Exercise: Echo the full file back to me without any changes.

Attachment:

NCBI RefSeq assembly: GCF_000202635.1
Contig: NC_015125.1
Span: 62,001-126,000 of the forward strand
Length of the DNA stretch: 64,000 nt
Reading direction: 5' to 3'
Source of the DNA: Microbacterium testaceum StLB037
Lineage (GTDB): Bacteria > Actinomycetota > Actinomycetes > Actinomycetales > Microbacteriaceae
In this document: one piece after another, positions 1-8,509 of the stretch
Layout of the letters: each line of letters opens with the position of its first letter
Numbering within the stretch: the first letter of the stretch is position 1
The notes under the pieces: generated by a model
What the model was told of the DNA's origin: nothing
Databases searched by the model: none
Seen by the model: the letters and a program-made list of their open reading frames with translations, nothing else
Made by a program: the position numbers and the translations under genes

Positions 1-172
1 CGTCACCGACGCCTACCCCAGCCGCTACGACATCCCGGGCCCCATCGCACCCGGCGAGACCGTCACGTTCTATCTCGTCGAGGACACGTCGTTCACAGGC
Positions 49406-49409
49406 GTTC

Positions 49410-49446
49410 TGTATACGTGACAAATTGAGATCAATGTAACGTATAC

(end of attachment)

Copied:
NCBI RefSeq assembly: GCF_000202635.1
Contig: NC_015125.1
Span: 62,001-126,000 of the forward strand
Length of the DNA stretch: 64,000 nt
Reading direction: 5' to 3'
Source of the DNA: Microbacterium testaceum StLB037
Lineage (GTDB): Bacteria > Actinomycetota > Actinomycetes > Actinomycetales > Microbacteriaceae
In this document: one piece after another, positions 1-8,509 of the stretch
Layout of the letters: each line of letters opens with the position of its first letter
Numbering within the stretch: the first letter of the stretch is position 1
The notes under the pieces: generated by a model
What the model was told of the DNA's origin: nothing
Databases searched by the model: none
Seen by the model: the letters and a program-made list of their open reading frames with translations, nothing else
Made by a program: the position numbers and the translations under genes

Positions 1-172
1 CGTCACCGACGCCTACCCCAGCCGCTACGACATCCCGGGCCCCATCGCACCCGGCGAGACCGTCACGTTCTATCTCGTCGAGGACACGTCGTTCACAGGC
Positions 49406-49409
49406 GTTC

Positions 49410-49446
49410 TGTATACGTGACAAATTGAGATCAATGTAACGTATAC